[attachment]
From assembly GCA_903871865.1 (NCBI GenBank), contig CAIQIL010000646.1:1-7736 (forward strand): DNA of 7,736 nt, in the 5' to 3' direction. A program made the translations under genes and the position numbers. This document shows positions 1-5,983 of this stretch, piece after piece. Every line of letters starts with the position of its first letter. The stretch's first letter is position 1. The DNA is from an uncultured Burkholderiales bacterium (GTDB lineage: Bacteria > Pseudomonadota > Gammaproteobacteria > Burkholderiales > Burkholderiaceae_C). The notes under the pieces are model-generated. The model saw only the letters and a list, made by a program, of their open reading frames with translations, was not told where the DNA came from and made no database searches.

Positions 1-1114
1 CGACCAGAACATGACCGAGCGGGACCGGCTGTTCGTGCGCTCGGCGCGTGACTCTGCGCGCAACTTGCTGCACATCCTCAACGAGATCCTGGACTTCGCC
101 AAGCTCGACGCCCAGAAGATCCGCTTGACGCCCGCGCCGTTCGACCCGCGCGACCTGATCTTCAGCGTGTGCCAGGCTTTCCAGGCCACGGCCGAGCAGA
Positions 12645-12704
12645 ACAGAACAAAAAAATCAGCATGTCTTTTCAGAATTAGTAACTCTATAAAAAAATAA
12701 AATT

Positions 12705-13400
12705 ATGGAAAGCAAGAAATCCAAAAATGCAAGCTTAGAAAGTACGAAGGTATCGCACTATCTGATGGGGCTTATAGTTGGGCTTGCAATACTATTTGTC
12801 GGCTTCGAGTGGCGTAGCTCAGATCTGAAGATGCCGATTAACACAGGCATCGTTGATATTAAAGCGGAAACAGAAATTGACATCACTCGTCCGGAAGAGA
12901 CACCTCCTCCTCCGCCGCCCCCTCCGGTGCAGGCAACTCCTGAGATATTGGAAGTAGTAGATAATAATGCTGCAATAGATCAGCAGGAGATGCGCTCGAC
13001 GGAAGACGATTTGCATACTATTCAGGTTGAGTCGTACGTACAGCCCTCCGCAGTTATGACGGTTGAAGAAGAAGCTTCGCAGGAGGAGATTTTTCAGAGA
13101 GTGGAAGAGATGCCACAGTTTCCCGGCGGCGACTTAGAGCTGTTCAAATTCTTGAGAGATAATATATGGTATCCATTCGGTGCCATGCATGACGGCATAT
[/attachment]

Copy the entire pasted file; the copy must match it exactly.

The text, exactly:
From assembly GCA_903871865.1 (NCBI GenBank), contig CAIQIL010000646.1:1-7736 (forward strand): DNA of 7,736 nt, in the 5' to 3' direction. A program made the translations under genes and the position numbers. This document shows positions 1-5,983 of this stretch, piece after piece. Every line of letters starts with the position of its first letter. The stretch's first letter is position 1. The DNA is from an uncultured Burkholderiales bacterium (GTDB lineage: Bacteria > Pseudomonadota > Gammaproteobacteria > Burkholderiales > Burkholderiaceae_C). The notes under the pieces are model-generated. The model saw only the letters and a list, made by a program, of their open reading frames with translations, was not told where the DNA came from and made no database searches.

Positions 1-1114
1 CGACCAGAACATGACCGAGCGGGACCGGCTGTTCGTGCGCTCGGCGCGTGACTCTGCGCGCAACTTGCTGCACATCCTCAACGAGATCCTGGACTTCGCC
101 AAGCTCGACGCCCAGAAGATCCGCTTGACGCCCGCGCCGTTCGACCCGCGCGACCTGATCTTCAGCGTGTGCCAGGCTTTCCAGGCCACGGCCGAGCAGA
Positions 12645-12704
12645 ACAGAACAAAAAAATCAGCATGTCTTTTCAGAATTAGTAACTCTATAAAAAAATAA
12701 AATT

Positions 12705-13400
12705 ATGGAAAGCAAGAAATCCAAAAATGCAAGCTTAGAAAGTACGAAGGTATCGCACTATCTGATGGGGCTTATAGTTGGGCTTGCAATACTATTTGTC
12801 GGCTTCGAGTGGCGTAGCTCAGATCTGAAGATGCCGATTAACACAGGCATCGTTGATATTAAAGCGGAAACAGAAATTGACATCACTCGTCCGGAAGAGA
12901 CACCTCCTCCTCCGCCGCCCCCTCCGGTGCAGGCAACTCCTGAGATATTGGAAGTAGTAGATAATAATGCTGCAATAGATCAGCAGGAGATGCGCTCGAC
13001 GGAAGACGATTTGCATACTATTCAGGTTGAGTCGTACGTACAGCCCTCCGCAGTTATGACGGTTGAAGAAGAAGCTTCGCAGGAGGAGATTTTTCAGAGA
13101 GTGGAAGAGATGCCACAGTTTCCCGGCGGCGACTTAGAGCTGTTCAAATTCTTGAGAGATAATATATGGTATCCATTCGGTGCCATGCATGACGGCATAT